An umbrella review compiles all of the evidence from published reviews on a topic to give a high level overview. Like other types of reviews, the aim of an umbrella review is to determine what is known on a topic, what remains unknown, and make recommendations on further research. An umbrella review is commonly conducted when there are multiple competing interventions for a condition and an overview about each of these interventions can be useful in determining how to best translate the evidence into practice.
As the name implies, reviews of varying types are included in an umbrella review but individual primary studies are not. The quality assessment of included review can be broken into two parts:
Literature searching is a critical part of conducting reviews and errors made in the search process can result in biased or incomplete evidence. Researchers conducting an umbrella review shoudl have a sense of the literature in the field, including knowledge of key works on the topic and specialized terminology. Information about included studies in an umbrella review are often displayed in a table. A narrative commentary explains the results and key points about each of the reviews and how the evidence is interpreted to guide practice.
Aromataris E, Fernandez R, Godfrey C, Holly C, Khalil H, Tungpunkom P. Chapter 10: Umbrella Reviews. In: Aromataris E, Munn Z (Editors). JBI Manual for Evidence Synthesis. JBI, 2020. Available from https://synthesismanual.jbi.global. https://doi.org/10.46658/JBIMES-20-1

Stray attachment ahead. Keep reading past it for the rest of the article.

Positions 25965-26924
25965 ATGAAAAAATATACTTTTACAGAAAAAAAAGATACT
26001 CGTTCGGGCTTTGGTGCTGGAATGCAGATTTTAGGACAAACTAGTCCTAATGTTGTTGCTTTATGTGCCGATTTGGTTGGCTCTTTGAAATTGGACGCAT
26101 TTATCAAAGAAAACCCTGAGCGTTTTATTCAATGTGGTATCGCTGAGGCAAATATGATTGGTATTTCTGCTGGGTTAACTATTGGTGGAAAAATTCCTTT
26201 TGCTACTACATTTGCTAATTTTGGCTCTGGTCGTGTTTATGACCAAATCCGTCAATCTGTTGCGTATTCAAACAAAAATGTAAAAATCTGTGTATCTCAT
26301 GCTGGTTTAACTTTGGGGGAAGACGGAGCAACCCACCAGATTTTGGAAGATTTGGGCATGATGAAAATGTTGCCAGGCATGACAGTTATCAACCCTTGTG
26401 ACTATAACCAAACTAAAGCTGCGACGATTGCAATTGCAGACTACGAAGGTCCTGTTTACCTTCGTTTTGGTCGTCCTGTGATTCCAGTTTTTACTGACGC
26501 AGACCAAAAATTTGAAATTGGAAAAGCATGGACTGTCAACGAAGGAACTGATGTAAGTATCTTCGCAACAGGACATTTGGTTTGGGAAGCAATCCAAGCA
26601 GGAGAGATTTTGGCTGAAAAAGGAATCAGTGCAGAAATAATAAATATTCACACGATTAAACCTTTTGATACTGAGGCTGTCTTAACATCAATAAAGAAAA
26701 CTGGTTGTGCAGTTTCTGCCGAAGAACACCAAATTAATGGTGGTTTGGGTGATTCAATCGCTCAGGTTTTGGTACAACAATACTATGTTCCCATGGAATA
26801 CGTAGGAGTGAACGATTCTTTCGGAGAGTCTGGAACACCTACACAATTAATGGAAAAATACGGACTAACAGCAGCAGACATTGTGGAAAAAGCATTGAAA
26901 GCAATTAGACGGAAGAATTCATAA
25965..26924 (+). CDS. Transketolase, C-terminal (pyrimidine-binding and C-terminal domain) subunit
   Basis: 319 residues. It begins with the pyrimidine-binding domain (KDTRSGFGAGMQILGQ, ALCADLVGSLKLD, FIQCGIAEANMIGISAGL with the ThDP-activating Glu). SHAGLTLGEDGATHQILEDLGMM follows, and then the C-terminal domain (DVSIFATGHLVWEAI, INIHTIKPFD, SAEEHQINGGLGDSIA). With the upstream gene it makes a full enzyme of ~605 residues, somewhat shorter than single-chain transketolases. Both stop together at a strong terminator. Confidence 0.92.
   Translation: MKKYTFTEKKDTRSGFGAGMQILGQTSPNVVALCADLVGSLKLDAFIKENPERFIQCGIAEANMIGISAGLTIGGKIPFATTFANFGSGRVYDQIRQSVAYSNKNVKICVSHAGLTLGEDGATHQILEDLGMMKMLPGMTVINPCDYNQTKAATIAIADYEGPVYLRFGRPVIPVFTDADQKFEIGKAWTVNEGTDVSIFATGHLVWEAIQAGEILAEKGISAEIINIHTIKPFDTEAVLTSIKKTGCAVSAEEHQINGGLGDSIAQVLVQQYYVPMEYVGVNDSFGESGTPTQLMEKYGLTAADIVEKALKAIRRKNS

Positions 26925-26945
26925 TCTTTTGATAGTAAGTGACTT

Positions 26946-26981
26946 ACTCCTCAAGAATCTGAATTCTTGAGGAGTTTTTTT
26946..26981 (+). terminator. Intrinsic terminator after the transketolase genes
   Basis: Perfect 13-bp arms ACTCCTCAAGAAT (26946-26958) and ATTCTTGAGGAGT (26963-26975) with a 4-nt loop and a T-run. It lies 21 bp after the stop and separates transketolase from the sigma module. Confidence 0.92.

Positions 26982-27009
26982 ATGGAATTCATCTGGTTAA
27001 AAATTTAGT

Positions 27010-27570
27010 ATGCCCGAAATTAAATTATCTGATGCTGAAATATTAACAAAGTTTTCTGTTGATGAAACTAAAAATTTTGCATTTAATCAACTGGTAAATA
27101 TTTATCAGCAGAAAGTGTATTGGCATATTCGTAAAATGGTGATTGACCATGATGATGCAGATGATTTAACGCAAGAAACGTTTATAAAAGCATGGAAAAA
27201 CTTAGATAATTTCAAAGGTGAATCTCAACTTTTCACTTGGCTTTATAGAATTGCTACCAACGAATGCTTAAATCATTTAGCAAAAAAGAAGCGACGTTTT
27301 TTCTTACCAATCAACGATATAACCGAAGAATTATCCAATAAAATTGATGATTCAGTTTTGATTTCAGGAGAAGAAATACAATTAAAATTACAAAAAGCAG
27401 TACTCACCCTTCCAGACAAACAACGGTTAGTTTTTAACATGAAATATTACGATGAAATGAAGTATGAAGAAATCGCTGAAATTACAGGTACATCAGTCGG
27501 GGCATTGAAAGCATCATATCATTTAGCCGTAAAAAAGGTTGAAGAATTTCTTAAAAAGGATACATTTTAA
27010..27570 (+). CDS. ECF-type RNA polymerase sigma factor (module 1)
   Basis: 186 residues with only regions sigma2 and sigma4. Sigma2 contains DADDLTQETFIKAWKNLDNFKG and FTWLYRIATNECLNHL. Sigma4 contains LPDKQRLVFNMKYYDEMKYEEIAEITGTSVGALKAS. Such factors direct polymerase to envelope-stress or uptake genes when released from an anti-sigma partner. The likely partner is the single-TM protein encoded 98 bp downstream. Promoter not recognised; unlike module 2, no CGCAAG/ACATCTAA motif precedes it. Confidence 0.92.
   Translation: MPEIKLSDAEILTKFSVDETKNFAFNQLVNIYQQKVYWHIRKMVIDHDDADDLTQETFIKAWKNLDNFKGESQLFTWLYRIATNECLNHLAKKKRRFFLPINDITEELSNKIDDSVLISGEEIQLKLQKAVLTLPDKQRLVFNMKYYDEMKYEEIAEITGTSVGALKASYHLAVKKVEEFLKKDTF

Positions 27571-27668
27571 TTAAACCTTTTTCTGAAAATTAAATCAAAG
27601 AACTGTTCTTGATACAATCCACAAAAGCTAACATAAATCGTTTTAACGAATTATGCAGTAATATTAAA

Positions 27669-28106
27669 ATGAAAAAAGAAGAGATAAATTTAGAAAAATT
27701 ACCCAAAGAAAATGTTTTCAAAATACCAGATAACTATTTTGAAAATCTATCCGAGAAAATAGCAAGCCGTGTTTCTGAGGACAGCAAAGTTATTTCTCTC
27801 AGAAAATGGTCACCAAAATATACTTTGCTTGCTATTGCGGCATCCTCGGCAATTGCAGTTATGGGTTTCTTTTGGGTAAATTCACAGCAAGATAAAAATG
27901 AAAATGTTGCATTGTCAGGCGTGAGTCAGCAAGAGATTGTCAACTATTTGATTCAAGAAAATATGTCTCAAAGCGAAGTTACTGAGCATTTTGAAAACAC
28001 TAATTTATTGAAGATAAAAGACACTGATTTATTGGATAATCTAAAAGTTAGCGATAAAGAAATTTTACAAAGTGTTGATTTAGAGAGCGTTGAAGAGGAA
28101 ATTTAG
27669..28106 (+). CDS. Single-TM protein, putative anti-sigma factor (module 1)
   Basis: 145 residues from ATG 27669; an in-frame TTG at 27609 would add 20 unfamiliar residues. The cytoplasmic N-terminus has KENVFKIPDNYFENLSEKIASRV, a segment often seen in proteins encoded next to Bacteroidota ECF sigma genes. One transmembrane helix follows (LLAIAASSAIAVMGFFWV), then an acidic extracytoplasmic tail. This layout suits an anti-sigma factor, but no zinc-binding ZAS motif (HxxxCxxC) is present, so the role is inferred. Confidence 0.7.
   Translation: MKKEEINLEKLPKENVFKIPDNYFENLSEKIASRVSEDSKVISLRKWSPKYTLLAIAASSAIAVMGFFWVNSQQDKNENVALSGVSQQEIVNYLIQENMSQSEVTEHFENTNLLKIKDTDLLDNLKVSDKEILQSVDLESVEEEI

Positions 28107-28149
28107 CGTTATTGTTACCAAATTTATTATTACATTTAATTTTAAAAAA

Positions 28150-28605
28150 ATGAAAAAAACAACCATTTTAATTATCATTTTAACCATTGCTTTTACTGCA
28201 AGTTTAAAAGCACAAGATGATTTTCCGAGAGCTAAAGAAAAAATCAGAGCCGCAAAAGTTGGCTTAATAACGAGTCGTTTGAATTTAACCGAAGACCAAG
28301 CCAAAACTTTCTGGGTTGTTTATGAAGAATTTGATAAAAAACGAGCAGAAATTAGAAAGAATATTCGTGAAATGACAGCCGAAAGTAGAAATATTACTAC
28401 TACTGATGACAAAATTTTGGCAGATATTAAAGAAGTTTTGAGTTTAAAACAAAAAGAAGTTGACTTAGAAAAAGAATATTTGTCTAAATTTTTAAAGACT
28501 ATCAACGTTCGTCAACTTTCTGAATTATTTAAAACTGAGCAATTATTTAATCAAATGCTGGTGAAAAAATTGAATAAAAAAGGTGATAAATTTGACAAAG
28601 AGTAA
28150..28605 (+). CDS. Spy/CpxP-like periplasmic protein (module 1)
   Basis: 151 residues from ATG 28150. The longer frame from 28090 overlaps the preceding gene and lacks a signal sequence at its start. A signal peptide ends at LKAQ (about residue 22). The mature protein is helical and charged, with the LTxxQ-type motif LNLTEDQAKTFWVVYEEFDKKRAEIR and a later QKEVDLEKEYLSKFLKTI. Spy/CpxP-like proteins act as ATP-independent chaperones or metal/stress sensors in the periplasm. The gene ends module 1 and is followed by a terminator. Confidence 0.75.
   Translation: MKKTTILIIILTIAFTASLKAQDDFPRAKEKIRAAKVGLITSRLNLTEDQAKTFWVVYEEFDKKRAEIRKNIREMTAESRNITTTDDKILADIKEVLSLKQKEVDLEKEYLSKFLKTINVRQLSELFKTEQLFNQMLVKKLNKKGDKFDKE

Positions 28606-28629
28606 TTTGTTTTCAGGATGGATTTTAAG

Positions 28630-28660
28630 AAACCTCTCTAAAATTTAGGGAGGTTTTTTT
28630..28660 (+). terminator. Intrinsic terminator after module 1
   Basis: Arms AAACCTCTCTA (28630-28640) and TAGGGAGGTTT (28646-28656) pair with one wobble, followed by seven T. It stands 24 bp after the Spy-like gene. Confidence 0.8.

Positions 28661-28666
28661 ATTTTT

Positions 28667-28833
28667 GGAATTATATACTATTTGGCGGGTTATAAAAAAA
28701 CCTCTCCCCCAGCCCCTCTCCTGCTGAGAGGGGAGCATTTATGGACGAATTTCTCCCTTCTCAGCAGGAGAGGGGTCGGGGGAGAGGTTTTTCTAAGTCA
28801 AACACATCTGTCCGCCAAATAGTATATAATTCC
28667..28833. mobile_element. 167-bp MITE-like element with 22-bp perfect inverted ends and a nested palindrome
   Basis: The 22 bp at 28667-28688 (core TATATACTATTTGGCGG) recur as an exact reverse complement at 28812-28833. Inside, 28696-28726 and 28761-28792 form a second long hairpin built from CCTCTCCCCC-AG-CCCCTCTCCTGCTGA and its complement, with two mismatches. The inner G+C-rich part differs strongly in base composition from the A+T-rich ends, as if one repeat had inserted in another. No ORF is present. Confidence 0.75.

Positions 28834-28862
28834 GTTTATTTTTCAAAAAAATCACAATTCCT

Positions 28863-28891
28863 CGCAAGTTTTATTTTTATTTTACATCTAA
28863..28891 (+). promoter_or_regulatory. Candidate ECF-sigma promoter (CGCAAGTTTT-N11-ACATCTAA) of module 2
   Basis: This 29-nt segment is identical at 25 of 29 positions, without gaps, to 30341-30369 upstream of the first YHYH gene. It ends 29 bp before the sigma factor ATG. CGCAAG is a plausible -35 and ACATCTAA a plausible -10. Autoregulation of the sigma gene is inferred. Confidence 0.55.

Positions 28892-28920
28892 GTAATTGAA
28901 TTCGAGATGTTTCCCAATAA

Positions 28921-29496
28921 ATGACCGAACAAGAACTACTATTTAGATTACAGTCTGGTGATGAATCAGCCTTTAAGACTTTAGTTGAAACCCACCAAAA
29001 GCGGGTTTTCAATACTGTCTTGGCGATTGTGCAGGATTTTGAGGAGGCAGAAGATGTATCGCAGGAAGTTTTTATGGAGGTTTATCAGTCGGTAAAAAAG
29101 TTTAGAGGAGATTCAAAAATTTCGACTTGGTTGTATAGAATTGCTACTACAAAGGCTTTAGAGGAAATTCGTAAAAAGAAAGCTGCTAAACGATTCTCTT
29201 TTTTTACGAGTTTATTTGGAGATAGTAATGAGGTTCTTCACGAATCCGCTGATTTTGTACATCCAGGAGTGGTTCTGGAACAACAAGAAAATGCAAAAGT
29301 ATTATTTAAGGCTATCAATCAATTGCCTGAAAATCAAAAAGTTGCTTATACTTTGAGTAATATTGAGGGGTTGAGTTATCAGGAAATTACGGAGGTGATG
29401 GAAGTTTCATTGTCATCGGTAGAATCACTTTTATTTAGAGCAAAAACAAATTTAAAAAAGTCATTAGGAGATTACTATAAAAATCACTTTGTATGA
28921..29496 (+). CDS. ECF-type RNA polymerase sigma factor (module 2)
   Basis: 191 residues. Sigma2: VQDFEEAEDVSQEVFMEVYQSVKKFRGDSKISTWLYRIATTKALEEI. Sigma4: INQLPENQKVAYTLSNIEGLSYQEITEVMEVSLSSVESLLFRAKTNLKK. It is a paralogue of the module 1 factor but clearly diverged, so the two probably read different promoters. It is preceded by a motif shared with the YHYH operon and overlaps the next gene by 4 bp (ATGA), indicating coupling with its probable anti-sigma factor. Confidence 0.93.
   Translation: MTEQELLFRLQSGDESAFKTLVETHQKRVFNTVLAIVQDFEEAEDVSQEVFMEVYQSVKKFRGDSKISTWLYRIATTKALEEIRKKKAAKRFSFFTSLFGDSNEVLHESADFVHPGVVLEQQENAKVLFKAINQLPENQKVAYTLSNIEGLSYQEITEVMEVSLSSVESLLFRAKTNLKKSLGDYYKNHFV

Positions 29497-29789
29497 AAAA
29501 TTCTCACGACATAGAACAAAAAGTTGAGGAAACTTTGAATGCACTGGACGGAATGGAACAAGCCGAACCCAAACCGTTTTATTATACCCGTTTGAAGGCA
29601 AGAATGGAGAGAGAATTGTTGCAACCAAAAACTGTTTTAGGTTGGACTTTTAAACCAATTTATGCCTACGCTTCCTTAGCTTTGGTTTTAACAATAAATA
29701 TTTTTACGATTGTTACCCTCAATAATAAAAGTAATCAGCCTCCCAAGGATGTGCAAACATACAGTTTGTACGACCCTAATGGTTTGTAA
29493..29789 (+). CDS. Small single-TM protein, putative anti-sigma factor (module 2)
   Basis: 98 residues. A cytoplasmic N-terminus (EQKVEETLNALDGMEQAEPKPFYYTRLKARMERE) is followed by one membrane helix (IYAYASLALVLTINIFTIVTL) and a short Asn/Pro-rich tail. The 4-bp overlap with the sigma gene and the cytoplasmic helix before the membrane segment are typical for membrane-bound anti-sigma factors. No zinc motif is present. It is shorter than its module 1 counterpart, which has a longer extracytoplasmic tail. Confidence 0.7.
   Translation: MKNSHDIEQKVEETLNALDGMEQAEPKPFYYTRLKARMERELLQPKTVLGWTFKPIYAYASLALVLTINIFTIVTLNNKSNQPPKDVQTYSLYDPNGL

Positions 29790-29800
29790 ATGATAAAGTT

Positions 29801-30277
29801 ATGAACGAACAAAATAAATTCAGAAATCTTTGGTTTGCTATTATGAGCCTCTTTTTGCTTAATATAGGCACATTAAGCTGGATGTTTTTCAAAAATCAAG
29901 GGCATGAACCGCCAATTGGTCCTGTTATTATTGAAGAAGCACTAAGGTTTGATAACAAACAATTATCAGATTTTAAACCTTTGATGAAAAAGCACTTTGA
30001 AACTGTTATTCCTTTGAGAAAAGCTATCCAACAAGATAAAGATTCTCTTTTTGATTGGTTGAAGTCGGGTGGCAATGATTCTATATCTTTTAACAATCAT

Schultz A et al. A scoping approach to systematically review published reviews: Adaptations and recommendations. Res Syn Meth. 2018. 9:116–123.
Fusar-Poli P, Radua J. Ten simple rules for conducting umbrella reviews. Evidence-Based Mental Health. 2018. 21:95-100.
ates, M., Gates, A., Guitard, S. et al. Guidance for overviews of reviews continues to accumulate, but important challenges remain: a scoping review. Syst Rev 9, 254 (2020). https://doi.org/10.1186/s13643-020-01509-0
Grant, M. & Booth, A. (2009). A typology of reviews: an analysis of 14 review types and associated methodologies. Health Information and Libraries Journal, 26(2), 91-108. DOI: 10.1111/j.1471-1842.2009.00848.x
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